The fact that the EC adopted its decision 26 years after the Sports Act, when it was possible to observe the actual outcome for each club, was irrelevant. The nature of the measure as aid should still be assessed at the time the measure was adopted and before implementation. Allowing an assessment based on the actual effect of the scheme, after implementation and without prior notification, would favour Member States that fail to notify aid measures in advance.

The CJEU also underlined that the actual outcome is not irrelevant. The EC must look at the impact in individual cases during the recovery stage. A comparison could be drawn with the 2019 Starbucks ruling where a key question was whether a measure that appeared advantageous had in fact led to a lower tax liability.

At the stage of quantifying the amount of aid that each potential beneficiary must pay back to Spain, the non-profits that had actually paid more taxes than SLLCs (like Real Madrid) will not be affected by the EC’s recovery order.

What’s next?

The CJEU’s judgment breaks new ground, but also raises new questions.

The unfavourable elements of Spanish tax rules for non-profits were deemed dependent on “random and variable events” and were not capable of offsetting the benefit of the lower tax rate from a perspective prior to the scheme’s implementation. They were therefore irrelevant for the EC’s analysis. In other words, the impact of the favourable element (a lower tax rate) was considered more certain and foreseeable than the unfavourable.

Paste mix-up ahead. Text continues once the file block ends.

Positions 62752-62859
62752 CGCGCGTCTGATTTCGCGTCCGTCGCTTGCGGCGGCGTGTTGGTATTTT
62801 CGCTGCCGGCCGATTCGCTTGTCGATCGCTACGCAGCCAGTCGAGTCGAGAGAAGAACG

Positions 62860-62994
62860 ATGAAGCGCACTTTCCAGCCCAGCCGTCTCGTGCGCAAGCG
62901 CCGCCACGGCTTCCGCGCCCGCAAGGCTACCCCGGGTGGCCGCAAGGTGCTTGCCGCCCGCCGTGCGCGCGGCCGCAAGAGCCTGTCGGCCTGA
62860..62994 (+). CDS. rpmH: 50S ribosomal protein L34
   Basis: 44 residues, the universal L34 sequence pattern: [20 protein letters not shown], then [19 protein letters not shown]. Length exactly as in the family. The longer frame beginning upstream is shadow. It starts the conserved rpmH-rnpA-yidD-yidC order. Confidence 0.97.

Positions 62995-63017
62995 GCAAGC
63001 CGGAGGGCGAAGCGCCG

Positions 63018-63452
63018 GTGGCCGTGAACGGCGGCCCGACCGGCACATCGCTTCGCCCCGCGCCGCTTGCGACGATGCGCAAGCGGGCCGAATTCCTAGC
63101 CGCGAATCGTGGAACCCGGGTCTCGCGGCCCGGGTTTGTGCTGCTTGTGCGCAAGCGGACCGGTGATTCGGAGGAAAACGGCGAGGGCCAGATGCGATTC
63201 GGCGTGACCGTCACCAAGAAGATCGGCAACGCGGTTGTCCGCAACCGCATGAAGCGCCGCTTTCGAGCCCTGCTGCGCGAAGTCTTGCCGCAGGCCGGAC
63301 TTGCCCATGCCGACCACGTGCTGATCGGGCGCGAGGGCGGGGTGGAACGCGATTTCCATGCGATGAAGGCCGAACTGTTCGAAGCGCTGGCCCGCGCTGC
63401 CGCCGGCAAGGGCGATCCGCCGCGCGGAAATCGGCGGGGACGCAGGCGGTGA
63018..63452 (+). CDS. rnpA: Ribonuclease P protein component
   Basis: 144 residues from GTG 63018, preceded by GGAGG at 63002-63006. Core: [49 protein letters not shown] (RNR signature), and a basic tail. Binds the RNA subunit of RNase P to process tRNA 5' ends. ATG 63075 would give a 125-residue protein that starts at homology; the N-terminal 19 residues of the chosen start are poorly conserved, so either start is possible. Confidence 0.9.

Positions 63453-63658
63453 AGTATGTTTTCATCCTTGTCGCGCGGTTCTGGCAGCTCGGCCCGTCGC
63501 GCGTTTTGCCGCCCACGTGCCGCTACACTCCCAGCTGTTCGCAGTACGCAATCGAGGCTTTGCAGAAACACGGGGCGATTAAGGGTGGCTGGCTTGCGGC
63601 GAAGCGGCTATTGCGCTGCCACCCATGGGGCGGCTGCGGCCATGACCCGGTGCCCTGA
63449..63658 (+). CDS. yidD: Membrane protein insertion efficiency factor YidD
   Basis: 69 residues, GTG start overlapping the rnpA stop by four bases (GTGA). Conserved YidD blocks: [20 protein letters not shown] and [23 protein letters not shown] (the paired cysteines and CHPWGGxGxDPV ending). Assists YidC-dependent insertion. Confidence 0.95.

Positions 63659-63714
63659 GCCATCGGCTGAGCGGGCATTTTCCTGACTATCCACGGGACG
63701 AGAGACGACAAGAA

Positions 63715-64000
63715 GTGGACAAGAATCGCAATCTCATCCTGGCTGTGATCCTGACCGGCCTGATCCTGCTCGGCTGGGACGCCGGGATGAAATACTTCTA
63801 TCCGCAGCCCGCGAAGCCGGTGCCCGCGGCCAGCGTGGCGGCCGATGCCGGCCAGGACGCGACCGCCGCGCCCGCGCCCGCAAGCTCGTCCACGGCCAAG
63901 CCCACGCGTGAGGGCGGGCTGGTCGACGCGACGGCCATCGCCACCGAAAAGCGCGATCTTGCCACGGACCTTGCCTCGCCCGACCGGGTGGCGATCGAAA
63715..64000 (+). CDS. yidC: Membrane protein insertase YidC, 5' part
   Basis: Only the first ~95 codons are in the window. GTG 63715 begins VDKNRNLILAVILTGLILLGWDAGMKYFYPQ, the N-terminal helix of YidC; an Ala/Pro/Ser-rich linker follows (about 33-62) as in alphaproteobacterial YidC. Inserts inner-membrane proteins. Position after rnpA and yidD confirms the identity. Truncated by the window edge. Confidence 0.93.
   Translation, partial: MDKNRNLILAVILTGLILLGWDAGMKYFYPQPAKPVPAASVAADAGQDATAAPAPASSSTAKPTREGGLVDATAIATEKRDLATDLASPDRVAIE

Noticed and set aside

But how should we deal with a measure if favourable and unfavourable impacts are equally unforeseeable from the outset? This is not clear from the CJEU's judgment. And if it is difficult to establish an “advantage” in advance, it may also be challenging to identify a particular category of beneficiaries. This would raise doubts about whether any advantage would be “selective”, which is another condition for the existence of State aid.

The extent to which the principles set out also apply to “individual aid” is also unclear. The actual outcome of individual measures may be just as difficult to foresee before they are put into effect, but they are subject to the same prior notification obligation as aid schemes.

FC Barcelona’s defeat in Luxembourg will not be the end of the story. The CJEU will likely have opportunities to revisit this ruling in the future and clarify the relevance of unforeseeable events to the State aid analysis.